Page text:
The Most Important Word
‘There was a rich man who was dressed in purple and fine linen and who feasted sumptuously every day. And at his gate lay a poor man named Lazarus, covered with sores, who longed to satisfy his hunger with what fell from the rich man’s table; even the dogs would come and lick his sores. The poor man died and was carried away by the angels to be with Abraham. The rich man also died and was buried. In Hades, where he was being tormented, he looked up and saw Abraham far away with Lazarus by his side. He called out, “Father Abraham, have mercy on me, and send Lazarus to dip the tip of his finger in water and cool my tongue; for I am in agony in these flames.” But Abraham said, “Child, remember that during your lifetime you received your good things, and Lazarus in like manner evil things; but now he is comforted here, and you are in agony. Besides all this, between you and us a great chasm has been fixed, so that those who might want to pass from here to you cannot do so, and no one can cross from there to us.” He said, “Then, father, I beg you to send him to my father’s house— for I have five brothers—that he may warn them, so that they will not also come into this place of torment.” Abraham replied, “They have Moses and the prophets; they should listen to them.” He said, “No, father Abraham; but if someone goes to them from the dead, they will repent.” He said to him, “If they do not listen to Moses and the prophets, neither will they be convinced even if someone rises from the dead.” ’
The Most Important Word
Here’s a marvelous theological party game, one I’m sure all of you will want to try at your next dinner party: What’s the most important word in the Bible?
Now I acknowledge that this particular game may not be your idea of a really fun time. But bear with me and imagine; pretend it’s a scintillating question, in your world, as it is in mind. The most important word in the Bible?
Our minds spin -- there could be so many answers. Who knows? The most important word in the Bible? Could it be God, or Jesus; maybe sin or forgive…. Could it be mercy or repent or love?
A professor at Duke says it’s none of these. “The most important word in all the Bible is ‘With.” “With.”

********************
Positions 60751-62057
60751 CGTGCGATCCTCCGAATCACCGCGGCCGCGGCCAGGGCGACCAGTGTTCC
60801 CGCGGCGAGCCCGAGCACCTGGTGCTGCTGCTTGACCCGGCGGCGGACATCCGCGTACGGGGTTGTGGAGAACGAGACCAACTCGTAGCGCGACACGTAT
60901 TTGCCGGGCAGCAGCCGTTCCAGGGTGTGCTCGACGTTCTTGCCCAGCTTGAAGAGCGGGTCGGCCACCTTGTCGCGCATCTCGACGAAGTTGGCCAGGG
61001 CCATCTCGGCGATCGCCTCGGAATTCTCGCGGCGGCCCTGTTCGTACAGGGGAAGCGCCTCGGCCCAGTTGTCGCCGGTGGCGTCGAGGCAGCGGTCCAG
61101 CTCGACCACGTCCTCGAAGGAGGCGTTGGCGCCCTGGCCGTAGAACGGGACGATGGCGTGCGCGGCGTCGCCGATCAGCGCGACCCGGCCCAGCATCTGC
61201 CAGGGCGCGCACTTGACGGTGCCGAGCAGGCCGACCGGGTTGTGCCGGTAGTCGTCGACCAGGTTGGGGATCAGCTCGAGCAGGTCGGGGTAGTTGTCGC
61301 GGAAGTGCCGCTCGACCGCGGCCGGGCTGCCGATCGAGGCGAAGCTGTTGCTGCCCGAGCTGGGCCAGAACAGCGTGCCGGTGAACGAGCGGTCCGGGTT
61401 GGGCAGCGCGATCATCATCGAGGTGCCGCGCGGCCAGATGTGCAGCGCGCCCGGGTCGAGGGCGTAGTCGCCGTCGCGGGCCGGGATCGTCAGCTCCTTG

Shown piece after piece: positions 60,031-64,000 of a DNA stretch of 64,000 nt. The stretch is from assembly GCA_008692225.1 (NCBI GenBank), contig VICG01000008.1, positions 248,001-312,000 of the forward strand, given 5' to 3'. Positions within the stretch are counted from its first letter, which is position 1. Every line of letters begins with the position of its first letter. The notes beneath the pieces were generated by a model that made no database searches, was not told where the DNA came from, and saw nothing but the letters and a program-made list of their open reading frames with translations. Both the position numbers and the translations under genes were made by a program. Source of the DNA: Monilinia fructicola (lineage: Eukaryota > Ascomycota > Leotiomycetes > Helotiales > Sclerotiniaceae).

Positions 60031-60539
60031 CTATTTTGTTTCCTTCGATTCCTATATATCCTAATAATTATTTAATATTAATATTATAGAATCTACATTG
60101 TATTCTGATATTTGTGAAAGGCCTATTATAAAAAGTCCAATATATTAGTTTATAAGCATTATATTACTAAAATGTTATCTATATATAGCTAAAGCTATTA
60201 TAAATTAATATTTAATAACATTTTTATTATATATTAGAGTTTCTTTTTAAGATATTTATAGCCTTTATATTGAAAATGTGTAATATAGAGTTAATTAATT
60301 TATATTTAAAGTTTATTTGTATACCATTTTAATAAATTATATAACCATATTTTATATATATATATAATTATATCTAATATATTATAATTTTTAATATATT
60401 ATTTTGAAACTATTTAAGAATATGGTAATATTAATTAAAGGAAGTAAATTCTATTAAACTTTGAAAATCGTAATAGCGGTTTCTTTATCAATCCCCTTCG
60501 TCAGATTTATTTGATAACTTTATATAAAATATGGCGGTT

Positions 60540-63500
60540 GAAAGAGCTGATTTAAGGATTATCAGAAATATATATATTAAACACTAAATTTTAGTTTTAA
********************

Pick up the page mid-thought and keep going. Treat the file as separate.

So Jesus promises his dear disciples, the last time he sees them, “Behold, I will be with you always, even unto the end of the age.“ We rise to our feet here at in morning prayer, to say, “The Lord be with you.” “And with thy spirit.”
We end morning prayer with the benediction, “The grace of our Lord Jesus Christ, and the love of God, and the fellowship of the holy Spirit, be with us all evermore.”
With us. As Sara Miles, Director of Ministry at St. Gregory of Nyssa Church in San Francisco, says: “God sticks with us. Accompanies us. Delights in us, plays with us, suffers and abides with us, in trouble and in doubt, when everything goes perfectly
and when things fall apart: God is with us.” Never leaving.
Here on Homecoming Sunday we celebrate being with one another again, steadily, steadfastly, despite our differences. Coming to be with one another, Sunday after Sunday, and with God. Coming to be with one another, despite differences, because being with one another is how we come to learn, most deeply, that God is with us,
even when we don’t deserve it.
There’s such power in showing up, in just being with someone.
Last Sunday, at my installation, my joy was so full. I relished being with all of those gathered here, overflowing, even up into our balcony; being with all of you at the parsonage afterwards, definitely overflowing. Just being with you all and with God,
in this space, entering into our covenant that we will live with one another, here,
doing our best to follow Jesus.
Some of you came, not knowing me well yet, but being willing to be with me on this occasion, to be again with one another. Some of my longtime friends came, who have been with me from high school on – Andy Ebbott, from White Bear Lake Minnesota who raised his children here – and those who were with me the very first day of college; with me, madly helping me type my thesis at college’s very end. Those who had been with me in law school, as I married and bore children, as I struggled and wept, as I rose and fell, showing up last Sunday to be with me again –
there can be nothing better.
Being with one another. Showing up.
The story Jesus told in today’s lesson is about what happens when we’re not with one another, when we let walls and gates and fences divide us.
The rich man had been so close, physically, to Lazarus, the beggar just outside his gate, but the two had never been with one another. A gate divided them. The beggar would have loved to have even the crumbs from Lazarus’ table – he “longed” for those crumbs, Jesus said. But he didn’t receive them. Instead, the dogs came to lick
the untended wounds of poor Lazarus, lying on the other side of the gate from the rich man’s house.